Study: Suicidal Teens More Likely to Do Wacko Tricks, Get Concussions

TORONTO — A recent study by St. Michael’s Hospital found that teenagers who have suffered a concussion are at a significantly higher risk of attempting suicide.

Doctors believe that this is because teenagers do crazy things, oftentimes without a helmet.

Saul Marshberg, a doctoral researcher at St. Michael’s, explained. “Teenagers typically suffer concussions when a suicide attempt fails. Teenagers are more likely to commit suicide after a concussion because, when they are still alive, they are guaranteed to try some daredevil stunt again.”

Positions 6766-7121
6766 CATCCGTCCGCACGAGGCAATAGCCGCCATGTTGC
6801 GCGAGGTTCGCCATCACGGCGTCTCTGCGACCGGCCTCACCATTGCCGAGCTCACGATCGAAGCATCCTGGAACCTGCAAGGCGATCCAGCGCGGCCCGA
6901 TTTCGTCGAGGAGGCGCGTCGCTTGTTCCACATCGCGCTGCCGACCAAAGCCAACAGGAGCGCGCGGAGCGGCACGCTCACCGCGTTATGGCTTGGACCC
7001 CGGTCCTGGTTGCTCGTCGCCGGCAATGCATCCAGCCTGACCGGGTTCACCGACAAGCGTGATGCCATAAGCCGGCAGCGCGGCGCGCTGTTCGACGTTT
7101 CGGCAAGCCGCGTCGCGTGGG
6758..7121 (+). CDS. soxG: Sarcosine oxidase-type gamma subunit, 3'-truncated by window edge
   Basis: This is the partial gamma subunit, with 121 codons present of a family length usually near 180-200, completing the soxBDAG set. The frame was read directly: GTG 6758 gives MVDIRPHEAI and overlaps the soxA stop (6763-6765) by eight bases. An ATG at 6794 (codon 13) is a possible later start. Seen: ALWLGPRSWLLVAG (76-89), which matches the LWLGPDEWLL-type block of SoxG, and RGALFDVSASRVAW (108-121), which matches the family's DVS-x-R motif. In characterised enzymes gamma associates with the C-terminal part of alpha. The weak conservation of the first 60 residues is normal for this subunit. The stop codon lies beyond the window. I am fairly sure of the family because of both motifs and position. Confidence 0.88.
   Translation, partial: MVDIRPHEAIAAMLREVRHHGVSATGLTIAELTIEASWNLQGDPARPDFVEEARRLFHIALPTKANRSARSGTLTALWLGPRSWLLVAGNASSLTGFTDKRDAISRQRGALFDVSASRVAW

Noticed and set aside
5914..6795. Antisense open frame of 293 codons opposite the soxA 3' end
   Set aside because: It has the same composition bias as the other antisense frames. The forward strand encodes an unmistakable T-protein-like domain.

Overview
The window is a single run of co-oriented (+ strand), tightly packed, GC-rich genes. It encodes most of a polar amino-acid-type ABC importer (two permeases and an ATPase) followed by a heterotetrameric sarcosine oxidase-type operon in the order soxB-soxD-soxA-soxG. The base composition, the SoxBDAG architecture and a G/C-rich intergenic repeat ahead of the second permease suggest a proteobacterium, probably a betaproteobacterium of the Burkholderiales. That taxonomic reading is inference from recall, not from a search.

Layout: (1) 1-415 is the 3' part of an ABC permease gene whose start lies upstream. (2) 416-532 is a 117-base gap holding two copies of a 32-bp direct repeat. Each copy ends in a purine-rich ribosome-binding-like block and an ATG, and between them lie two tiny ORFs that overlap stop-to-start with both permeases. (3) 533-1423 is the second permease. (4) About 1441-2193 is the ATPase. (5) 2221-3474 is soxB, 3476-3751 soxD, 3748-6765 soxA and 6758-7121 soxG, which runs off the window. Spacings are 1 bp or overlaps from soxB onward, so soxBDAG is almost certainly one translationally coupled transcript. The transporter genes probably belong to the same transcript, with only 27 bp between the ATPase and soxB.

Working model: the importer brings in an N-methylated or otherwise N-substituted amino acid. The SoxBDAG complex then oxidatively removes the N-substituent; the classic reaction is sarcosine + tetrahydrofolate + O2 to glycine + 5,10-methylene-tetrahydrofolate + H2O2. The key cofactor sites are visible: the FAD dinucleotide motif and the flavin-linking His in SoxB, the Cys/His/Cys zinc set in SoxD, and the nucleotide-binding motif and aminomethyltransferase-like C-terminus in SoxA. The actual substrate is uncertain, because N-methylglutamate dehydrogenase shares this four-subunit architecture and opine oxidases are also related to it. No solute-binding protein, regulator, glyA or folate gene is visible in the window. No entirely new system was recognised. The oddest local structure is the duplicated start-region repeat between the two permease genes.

Marshberg played a YouTube video to stress his theory. It showed a teenager attempting to jump over a burning trashcan with a motorcycle. The 50-second clip concludes with the boy clearing the trashcan but landing face first into a cactus. Added Marshberg, “This is suicidal behavior. And now he has a concussion.”

The online video demonstration lasted another 40 minutes, with Marshberg showing clips of teens crowd surfing, kneeboarding, kissing, catching Frisbees, exercising, doing community service, hanging themselves, sculpting, as well as playing water polo and croquet.

Said Marshberg, “I think these videos show that teenagers still have something to die for. Older adults have just given up.”

Enid Knoplemocker, whose grandson, J.J., was part of the study, commented, “Suicide doesn’t run in our family. Then again, J.J. was adopted.”

The study had additional evidence suggesting that teens with concussions were more likely to become bullies, suffer from depression and anxiety, use alcohol and marijuana, and score exactly 720 on the SAT math section.